Time to pack up the tentThe scuffle between a driver-for-hire and relatives of the victims who died in the Sewol ferry sinking is the worst of the worst. It is absurd that some members of the Sewol Family Countermeasure Committee are on hunger strike in Gwanghwamun, while others are drinking with opposition politicians in Yeouido. They offended public sentiment by displaying authoritarian behavior to the driver and nurses by saying, “Do you know who I am?” The parents who lost their children have turned into a superpower.
The development of the case provided enough reasons to doubt the intent of the families. The driver and witnesses have been consistent in their accounts of the case, while the families changed their stories. At first, they insisted that the fight was mutual and resulted in an arm injury and six broken teeth. However, the video of the fight tells a different story. One family member slipped and injured his arm while kicking; another smoked after the fight. The police investigation revealed that five of the six teeth were dentures. It is only natural that the public is growing cold toward these families.
Kim Young-oh, who lost his daughter on the Sewol, said the assault case “could be a trap they had prepared.” Who are “they”? If it was a trap, how come the 20-minute video of the scene couldn’t catch it? The camera on mobile phones can capture clear images even at night. Kim’s 46-day hunger strike has already been tainted by those around him. His former brother-in-law claimed he had not been a good father after his divorce, and proactive media captured Kim’s harsh words about the president. It is doubtful whether Kim’s continued media appearances will help the families of the victims.
Astute politicians are already seeking an exit strategy. Moon Hee-sang, chairman of the New Politics Alliance for Democracy’s emergency committee, took a step back and said, “A special Sewol law should have the understanding, not the consent, of the victims’ families.” He must have decided that it is practically impossible to grant both investigative and indictment authority to the fact-finding committee. Moon displayed an animal instinct in reading the flow of the Sewol ferry case. Seoul Mayor Park Won-soon, who condoned the hunger strike tent in Gwanghwamun, has changed his position and is set to impose a fee. The opposition is starting to keep its distance.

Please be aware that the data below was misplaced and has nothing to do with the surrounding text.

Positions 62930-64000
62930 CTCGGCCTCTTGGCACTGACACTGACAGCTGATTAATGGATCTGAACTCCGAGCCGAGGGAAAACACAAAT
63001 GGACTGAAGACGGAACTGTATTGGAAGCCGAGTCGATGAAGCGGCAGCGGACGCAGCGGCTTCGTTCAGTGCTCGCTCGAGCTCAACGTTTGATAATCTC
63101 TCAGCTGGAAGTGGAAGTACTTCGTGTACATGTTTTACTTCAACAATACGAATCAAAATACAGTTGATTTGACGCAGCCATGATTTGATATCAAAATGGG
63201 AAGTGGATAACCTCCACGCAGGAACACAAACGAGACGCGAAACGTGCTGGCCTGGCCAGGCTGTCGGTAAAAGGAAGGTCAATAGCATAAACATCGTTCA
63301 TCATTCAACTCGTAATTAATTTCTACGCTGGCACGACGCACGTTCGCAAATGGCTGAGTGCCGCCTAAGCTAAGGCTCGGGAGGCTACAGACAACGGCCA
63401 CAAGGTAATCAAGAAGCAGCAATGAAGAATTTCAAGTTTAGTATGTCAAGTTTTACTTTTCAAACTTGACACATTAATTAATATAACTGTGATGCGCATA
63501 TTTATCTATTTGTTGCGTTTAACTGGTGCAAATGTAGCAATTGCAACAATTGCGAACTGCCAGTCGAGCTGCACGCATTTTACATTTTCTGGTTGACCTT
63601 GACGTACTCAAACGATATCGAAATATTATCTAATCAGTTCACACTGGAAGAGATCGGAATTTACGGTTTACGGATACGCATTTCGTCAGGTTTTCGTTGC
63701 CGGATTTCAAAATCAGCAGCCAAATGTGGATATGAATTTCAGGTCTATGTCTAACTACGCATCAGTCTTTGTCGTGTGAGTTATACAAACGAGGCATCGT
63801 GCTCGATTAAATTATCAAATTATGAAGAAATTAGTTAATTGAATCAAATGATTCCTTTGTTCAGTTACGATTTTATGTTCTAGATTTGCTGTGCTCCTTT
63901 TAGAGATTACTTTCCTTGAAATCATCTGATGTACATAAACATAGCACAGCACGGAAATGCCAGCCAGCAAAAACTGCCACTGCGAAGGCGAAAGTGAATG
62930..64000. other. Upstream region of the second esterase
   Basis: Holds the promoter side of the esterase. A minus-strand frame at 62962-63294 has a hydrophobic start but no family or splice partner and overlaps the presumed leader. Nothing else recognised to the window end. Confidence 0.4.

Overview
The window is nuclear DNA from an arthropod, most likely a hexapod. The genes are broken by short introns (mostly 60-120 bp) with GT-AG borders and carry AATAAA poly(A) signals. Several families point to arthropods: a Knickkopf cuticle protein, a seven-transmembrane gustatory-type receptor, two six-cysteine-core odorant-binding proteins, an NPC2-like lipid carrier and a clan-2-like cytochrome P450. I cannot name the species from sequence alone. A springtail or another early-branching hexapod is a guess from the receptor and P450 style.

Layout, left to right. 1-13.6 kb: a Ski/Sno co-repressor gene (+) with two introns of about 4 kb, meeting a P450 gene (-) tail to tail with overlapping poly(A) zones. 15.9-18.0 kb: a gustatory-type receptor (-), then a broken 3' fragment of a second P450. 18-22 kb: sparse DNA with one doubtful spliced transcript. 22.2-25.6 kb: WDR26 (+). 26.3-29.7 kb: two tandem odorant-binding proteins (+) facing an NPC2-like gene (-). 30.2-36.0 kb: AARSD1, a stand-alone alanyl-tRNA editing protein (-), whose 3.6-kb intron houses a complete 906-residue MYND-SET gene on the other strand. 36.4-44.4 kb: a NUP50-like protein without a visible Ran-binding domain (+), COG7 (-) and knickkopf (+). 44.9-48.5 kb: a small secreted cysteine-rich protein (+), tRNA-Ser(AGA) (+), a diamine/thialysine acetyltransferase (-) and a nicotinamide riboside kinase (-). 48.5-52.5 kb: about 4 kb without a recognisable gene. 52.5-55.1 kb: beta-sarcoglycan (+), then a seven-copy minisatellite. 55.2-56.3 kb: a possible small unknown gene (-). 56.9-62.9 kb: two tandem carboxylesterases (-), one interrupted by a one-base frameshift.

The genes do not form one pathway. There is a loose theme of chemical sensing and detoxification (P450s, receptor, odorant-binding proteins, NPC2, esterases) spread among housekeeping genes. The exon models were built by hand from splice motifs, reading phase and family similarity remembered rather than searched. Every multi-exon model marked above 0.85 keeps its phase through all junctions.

Repeated self-made moves have isolated the families of the victims. They have hurt their own credibility. In retrospect, the families of the Sewol ferry victims were not a target of criticism. The incident is a tragedy of 304 lives lost in front of everyone. It cannot be compared to the sinking of Cheonan, a naval vessel attacked in the dark. There were various ways to prevent the tragedy, but they all failed, including rescue efforts by the Coast Guard. The videos of the last moments captured by the victims before their deaths made the incident even more heartbreaking.
We need to reconsider why the families of the victims are now cornered.
When was the last time Korean society sympathized with the families? They kept a polite distance from the politicians visiting the Paengmok Harbor and said, “Please don’t make it a political show.”
Koreans were moved when parents of Jeong Cha-woong chose the least expensive shroud and coffin and said that they didn’t want to use government money carelessly. But as they joined with the opposition party and the incident became a political issue, the families separated themselves from the society. It was a bad move to hold the president and the government accountable for the incident instead of the captain, crew and the Chonghaejin Marine Company. Now, half of society is suspicious over what would happen if investigative and indictment authority is granted to the victims’ families.
When grief is internalized, it can be consoled and sympathized. People will turn away if it is perceived as hatred or retaliation. What do people think about the families rejecting a proposal agreed on twice by the ruling and opposition parties and staging a hunger strike in a tent? Opinion surveys already reflect the fatigue. Instead of another round of negotiations, more and more people prefer the second agreement. At this rate, Sewol affairs will sink just as hopelessly as the ferry itself. When the families kept a low profile and remained distant from politicians, they were more powerful. They should take down the tent themselves and return to Paengmok harbor.
JoongAng Ilbo, Sept. 22, Page 38
*The author is a senior editorial writer of the JoongAng Ilbo.
by Lee Chul-ho